And indeed now my properties seem like so many paper houses, populated by a man of paper.

There is one real thing however. I met my hangman this morning. The gaoler granted him entry in order to prod me, to weigh me up for the drop. I recognised his squat build and roughly-bearded face, his dark, cold eyes. This man used to pass me every day on Western Road. I would often see him loading a horse-drawn waggon with snaking coils of ship’s rope that could have berthed a tea clipper, and strange wooden brackets of whose function I was but dimly aware. I took him for some carpenter or shipwright. And now he prods me as though I were a prize bull at a county fair, this little man. Strange: I would have thought a hangman would have been taller! And I used to wonder why the street urchins used to chase after the cart as it used to trundle down to the Old Steine, bound for the London Road.

 There were tens of thousands of onlookers at the execution of James Fauntleroy, the man who tried to stop his bank getting broken, and in doing so broke his neck. Brilliant calligrapher though – you can see from looking at the handwriting. Lovely craftsmanship that! Some of the crowd might have been people angry because they hadn’t been able to draw out their savings, I suppose. But there couldn’t have been that many of them: the bank in Berners Street wasn’t a big bank. Maybe people hated bankers then even more than they do now, eh, sir!

But though the London mob might have enjoyed a good public hanging, that doesn’t mean the hangman was popular. In later life, Botting ended up stuck in a wheelchair, the very same rickety wheelchair that ought to be sitting in that glass case in the corner. His chair used to trundle along the street much as his horse and cart of death used to do back in the day. He couldn’t earn his living hanging any more, but he would get by as best he could, scrounging the odd tot of gin from anyone who’d listen to his tales of his career as a hangman. Perhaps he was on his way back from some tavern when the accident happened. Western Road would have been little more than a filthy rutted track back then, sir, and very busy with people and carts bustling to and fro. It would be easy for a wheelchair to topple over, or for someone to fail to see him and knock into him.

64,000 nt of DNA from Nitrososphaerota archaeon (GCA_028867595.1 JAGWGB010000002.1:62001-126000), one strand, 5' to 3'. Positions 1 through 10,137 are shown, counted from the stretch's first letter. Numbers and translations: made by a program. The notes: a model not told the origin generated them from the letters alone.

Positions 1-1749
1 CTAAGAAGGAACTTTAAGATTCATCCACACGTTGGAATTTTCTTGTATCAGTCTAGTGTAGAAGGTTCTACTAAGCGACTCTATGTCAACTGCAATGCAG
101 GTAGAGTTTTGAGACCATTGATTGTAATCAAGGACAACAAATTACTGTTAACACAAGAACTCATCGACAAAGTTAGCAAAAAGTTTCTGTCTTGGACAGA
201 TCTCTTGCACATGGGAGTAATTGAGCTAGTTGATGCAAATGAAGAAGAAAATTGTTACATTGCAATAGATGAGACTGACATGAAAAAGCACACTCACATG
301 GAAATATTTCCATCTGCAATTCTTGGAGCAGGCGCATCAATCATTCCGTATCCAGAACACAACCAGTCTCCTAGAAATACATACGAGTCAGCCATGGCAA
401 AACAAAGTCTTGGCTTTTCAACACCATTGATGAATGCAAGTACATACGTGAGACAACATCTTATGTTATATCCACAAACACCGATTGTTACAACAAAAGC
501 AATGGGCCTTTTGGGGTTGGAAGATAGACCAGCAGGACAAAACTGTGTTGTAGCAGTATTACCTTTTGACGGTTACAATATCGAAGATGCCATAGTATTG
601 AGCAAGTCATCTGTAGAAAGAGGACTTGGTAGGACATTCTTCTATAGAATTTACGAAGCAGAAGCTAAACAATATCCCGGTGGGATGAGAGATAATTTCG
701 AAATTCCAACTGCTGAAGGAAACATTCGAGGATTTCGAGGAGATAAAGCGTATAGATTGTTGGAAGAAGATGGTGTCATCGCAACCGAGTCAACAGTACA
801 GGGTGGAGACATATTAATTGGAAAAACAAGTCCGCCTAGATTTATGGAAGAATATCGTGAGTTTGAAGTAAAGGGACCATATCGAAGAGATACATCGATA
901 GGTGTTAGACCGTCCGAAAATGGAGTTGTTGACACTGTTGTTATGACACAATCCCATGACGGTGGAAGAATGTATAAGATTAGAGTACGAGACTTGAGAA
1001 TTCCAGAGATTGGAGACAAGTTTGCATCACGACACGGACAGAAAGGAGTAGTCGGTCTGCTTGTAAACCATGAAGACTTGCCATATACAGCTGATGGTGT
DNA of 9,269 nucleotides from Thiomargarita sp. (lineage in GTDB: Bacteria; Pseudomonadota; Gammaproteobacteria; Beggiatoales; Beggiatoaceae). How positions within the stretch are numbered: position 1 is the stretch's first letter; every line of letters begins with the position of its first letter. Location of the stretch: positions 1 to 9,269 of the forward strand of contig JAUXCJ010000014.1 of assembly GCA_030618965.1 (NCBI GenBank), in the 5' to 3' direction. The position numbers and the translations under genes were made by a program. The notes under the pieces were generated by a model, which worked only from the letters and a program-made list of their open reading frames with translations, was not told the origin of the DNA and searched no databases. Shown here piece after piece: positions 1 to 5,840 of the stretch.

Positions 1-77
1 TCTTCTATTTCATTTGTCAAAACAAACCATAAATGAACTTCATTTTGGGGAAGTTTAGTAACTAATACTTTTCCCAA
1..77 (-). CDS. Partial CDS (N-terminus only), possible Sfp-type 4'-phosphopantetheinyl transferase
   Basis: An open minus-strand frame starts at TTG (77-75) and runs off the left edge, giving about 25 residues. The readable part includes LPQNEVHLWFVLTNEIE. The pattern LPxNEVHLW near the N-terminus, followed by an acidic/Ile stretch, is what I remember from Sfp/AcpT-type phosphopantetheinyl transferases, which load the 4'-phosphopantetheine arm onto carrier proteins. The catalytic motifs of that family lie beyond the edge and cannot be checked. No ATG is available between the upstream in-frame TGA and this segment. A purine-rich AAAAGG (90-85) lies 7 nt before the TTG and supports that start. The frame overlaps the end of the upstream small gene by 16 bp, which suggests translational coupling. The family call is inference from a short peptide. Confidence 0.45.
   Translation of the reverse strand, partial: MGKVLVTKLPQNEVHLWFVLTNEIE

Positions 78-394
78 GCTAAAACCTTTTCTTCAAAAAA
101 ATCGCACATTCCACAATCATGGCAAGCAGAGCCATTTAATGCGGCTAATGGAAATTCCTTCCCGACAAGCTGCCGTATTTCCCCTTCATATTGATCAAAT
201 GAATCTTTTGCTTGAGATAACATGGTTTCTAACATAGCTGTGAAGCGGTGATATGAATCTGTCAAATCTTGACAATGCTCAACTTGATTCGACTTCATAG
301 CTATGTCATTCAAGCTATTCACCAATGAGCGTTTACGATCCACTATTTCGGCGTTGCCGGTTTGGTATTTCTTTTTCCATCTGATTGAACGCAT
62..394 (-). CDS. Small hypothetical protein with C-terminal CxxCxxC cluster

It wasn’t the fall that killed him though, sir. Though there were quite a few people around, not one of them lifted a finger to help him as he lay there. I don’t know if he died of his injuries, or from exposure and starvation. But as I said, though public hanging was popular, the hangman wasn’t – especially one that skimped on the length of the drop so as to prolong the death agony.

But listen to me! I’m getting morbid, sir. I do apologise – it’s just my way. I only wanted to show you these little curiosities, and how they’re all linked, not random at all: the bank notes of the fraudster, the butcher’s knife of the Cato conspirator and the rope that hanged them both! Not to mention the little matter of the hangman’s wheelchair that seems to have gone walkabouts…

            Now I can see you’re wanting to get back now, and don’t worry – I won’t keep you hanging about for much longer! But just before you go, there was one other odd little thing about the sad demise of Jemmy Botting. The spot where his wheelchair toppled over and dumped him in the street was right outside Hampton Lodge. Now you’re not going to tell me Henry Fauntleroy knocked him out of his buggy, are you, sir? He couldn’t have – he was dead, wasn’t he? Of course, those idiots that run those ghost tours would have us believing some mysterious crook-necked fellow pitched old Jemmy out of his wheelchair, although it's true that he was a solitary character towards the end, given to odd fancies about his former trade dispatching people for a guinea a head. Some of those ghost tour people also claim they’ve heard the creaking of unseen wooden wheels on the corner of Western Road and Montpelier.

            What’s that you said, sir? Like the ones you can hear right now?

            Don’t turn round, sir, but I think I ought to let you know. That wheel chair’s come back. It’s not in its glass case anymore, and there’s someone in it, a stocky little fellow reaching for a length of that rope coiled up on the floor. Now, look at that! Fine strong Brighton fishermen’s rope that – they don’t make it like that anymore!



This page was amended on 09/04/2014